Pimco or Vanguard--Who's Got The Right Idea?

Pimco or Vanguard--Who's Got The Right Idea?

The biggest bond management fund on Earth says don't look for big returns. Vanguard Funds says otherwise. Who's got the right idea?

Stocks and bond returns to be lowered for years, that's the word out of Pimco's own Bill Gross in an interview on CNBC. Gross serves as no less than Pimco's co-CIO, and Pimco itself is the largest bond management firm on Earth.

"We should expect less as opposed to more-new normal as opposed to old normal," he said. "We should expect that the private economy is delevering on a global basis. That means consumption and household income growth will be less than it has in prior years."

In fact, Pimco is going so far as to suggest that a "normal" rate of return for your investments is four to six percent for "risk assets".

But Jack Bogle of the Vanguard funds group is less pessimistic, saying that we should be able to net returns of six to eight percent, fully double Pimco's projections.

So what does that mean?

What it means, of course, is that someone's going to be wrong here. If Pimco's got the right of it then you can expect precious little out of your portfolio for years to come, and conservative strategies will be rewarded. If Vanguard's right, you've got a little better shot if you go aggressively because bigger gains are more likely than expected. I'm personally calling it for Pimco, especially against a backdrop of high unemployment and a commercial real estate problem in the making.

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Comments

  • Tom

    April 02, 2010

    Gross has been saying this since the start of the financial crisis. Meanwhile the S&P is up over 60%. His new normal is wrong normal.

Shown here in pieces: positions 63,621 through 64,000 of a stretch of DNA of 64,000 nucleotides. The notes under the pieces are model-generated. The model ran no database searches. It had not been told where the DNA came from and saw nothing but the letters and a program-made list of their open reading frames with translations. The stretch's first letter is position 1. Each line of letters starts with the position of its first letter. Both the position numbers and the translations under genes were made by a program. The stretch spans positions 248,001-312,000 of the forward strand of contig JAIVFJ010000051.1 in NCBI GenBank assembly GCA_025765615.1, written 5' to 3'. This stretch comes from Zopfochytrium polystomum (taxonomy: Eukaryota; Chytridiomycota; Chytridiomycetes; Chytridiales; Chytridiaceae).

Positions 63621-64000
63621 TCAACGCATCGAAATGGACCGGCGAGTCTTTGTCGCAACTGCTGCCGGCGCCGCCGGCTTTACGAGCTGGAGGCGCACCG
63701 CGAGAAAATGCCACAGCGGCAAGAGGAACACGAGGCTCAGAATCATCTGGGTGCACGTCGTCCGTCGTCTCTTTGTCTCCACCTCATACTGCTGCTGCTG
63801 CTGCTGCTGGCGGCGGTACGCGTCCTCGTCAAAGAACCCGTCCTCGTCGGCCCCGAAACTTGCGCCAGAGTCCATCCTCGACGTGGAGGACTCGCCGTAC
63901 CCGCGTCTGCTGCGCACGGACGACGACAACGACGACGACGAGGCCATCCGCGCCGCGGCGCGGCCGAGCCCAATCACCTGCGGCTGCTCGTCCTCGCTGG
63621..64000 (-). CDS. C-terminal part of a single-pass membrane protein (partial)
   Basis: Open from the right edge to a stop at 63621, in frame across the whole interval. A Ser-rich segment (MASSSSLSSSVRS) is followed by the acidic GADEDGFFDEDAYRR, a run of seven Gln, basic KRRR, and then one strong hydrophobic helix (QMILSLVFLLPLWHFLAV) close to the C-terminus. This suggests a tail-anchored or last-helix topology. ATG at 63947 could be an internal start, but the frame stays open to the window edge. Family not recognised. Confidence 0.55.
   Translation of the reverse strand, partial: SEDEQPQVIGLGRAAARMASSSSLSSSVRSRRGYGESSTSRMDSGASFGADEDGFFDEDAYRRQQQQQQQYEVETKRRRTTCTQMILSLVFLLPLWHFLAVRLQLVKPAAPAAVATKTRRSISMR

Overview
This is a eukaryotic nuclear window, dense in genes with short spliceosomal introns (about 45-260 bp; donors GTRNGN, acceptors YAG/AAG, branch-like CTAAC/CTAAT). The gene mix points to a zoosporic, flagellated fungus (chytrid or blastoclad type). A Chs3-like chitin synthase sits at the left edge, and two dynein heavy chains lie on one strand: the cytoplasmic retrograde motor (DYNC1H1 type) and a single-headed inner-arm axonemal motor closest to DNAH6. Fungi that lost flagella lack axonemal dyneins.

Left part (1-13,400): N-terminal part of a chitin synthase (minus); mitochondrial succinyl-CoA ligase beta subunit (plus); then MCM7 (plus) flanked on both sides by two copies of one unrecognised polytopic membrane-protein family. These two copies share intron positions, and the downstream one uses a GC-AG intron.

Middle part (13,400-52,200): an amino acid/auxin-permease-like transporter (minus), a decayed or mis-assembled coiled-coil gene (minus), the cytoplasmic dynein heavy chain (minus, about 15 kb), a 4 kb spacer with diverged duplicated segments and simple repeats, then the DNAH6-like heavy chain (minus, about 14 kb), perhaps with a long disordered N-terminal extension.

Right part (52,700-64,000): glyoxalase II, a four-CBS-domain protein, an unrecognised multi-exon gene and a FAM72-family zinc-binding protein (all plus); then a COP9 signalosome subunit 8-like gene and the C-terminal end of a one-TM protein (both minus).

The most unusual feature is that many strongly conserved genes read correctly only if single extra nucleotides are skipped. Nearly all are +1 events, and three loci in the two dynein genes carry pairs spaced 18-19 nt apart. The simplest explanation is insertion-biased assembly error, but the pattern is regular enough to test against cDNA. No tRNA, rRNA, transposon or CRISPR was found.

• Realcheck1

    April 02, 2010

    Tom, Unless you are only a 1 year old, things are much worse today than they have been in the last 25 years: the equity market is still Down a full 27% since October 2007. And unemployment is now over 9.7%, or in other words 15 million people in the U.S. are unemployed, most states are laying of public workers due to deficits (in other words, the business in the state can not pay for services), And no one is lending to small businesses still. And the U.S. government is now at a record deficit(in other words taxpayers don't earn enough to support the cost of federal government programs) , both current, and longterm. Wake Up !

  • rypatel

    April 02, 2010

    Well, given that the 10-year Treasury Note is yielding almost 4% currently, I doubt that "risk" assets will pay out only 4% since risk free (or almost as risk free as you can get) assets pay that out now.

    Unless Gross means that the risk premium (risk of market minus risk free rate) is 4-6%, which is not that bad. But again, I doubt there is any validity to the claim that risk assets will only give 4% returns when risk free assets already do that right now.

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